Grimm - pilot
Former Buffy man attempts to rehash former glories, with middling results
Air date: UK: 13 Feb, Watch, 9pm
The fact that Grimm has been snatched up by Watch in the UK, instead of the mightier Sky tells you enough about how must-see this new police-procedural-meets-mythical-monsters show is.
Grimm is the brainbaby of David Greenwalt, one of the creatives behind Buffy the Vampire Slayer and Angel and you can tell. It's almost like he's spent the last decade working out what to do outside of the Whedonverse and then just shrugged and thought, "Why don't I just remake them?"
The pilot doesn't seem to be in a hurry to set out Grimm's stall, but a bit of Wiki-ing tells me that "A homicide detective in present-day Portland, Oregon learns from his aunt that he is a descendant of a group of hunters known as 'Grimms,' who fight to keep humanity safe from the supernatural creatures of the world."
That homicide detective, Nick Burkhardt (not to be confused with Buffy Sommers, because she's, like, a girl and he's a man), starts seeing odd things when his dying aunt comes to town. Faces that melt momentarily into monsters, that kind of head-messing nonsense.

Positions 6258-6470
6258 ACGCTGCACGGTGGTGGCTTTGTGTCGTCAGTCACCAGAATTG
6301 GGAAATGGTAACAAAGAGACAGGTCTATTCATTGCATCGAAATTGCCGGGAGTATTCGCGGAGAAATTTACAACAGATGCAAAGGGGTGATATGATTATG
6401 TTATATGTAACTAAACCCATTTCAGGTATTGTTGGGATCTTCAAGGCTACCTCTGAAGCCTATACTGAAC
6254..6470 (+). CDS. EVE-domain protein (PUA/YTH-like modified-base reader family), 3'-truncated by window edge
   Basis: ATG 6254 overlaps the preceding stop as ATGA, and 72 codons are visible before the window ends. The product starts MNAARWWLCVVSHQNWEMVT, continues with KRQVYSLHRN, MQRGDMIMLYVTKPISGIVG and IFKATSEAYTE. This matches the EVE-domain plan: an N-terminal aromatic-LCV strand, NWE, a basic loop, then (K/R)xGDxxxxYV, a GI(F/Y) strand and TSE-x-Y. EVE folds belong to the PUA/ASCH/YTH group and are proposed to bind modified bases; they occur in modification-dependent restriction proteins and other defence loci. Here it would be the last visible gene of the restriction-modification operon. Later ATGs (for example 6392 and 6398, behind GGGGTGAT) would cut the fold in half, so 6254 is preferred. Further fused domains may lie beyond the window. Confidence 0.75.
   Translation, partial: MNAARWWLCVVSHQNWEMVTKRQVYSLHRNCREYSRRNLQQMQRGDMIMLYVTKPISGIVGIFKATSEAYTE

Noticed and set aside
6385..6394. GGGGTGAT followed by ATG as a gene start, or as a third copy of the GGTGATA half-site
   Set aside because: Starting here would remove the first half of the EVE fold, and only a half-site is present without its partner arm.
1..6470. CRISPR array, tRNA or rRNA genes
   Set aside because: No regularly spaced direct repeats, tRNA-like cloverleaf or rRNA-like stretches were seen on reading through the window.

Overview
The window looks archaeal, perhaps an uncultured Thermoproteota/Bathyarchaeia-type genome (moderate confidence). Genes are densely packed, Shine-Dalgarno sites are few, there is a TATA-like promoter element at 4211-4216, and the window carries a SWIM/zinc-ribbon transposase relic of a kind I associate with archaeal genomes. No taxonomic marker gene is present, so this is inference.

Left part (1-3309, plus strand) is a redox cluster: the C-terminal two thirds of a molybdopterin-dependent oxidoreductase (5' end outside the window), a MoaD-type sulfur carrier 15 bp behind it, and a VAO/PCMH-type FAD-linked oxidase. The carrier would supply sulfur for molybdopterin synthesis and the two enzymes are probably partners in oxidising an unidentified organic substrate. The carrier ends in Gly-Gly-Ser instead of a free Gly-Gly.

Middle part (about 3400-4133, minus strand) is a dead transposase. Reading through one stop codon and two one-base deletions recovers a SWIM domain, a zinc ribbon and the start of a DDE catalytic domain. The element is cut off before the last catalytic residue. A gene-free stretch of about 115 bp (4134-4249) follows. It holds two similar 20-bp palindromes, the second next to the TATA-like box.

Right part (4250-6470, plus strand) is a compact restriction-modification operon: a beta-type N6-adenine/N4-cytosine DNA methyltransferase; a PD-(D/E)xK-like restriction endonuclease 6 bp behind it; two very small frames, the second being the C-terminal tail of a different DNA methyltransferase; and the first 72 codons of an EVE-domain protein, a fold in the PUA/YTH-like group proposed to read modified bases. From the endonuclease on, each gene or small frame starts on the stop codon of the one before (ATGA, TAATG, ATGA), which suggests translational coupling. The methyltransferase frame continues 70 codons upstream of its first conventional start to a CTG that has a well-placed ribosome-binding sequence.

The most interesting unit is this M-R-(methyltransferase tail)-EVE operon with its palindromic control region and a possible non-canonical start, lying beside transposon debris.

At the same time, a woman's been murdered and a little girl's gone missing. So, Nick and his police pal investigate, and he stumbles upon a clock-maker named Monroe, who reveals himself as a Weider Blutbad (again, I have to go to Wiki for this, because the pilot doesn't want to give up what these guys are), "witch-like creatures, who can can be identified by a birthmark under their tongues."
Greenwalt seems so scared of the sin of exposition that there's little to seize on in this pilot. What does being a Grimm mean? Does he have a superpower? Who are these creatures? Are they dangerous (the creature who killed the jogger and kidnapped the little girl doesn't do anything your average psycho paedo wouldn't do) ?
It's not even as if the lack of premise info gives us any more time to add depth and personality to Nick Burkhardt. Blandly played by David Giuntoli, he's too much in police officer mode for this pilot episode to hint at what sets Grimm apart.
It's curiously uneager to seduce its potential audience and appears fatally unconceptualised so far. Greenwalt seems to have stolen the set-up from his old shows, but Grimm has none of the fun and fizz and lightness of touch of Buffy. It's all... well, a bit grim.
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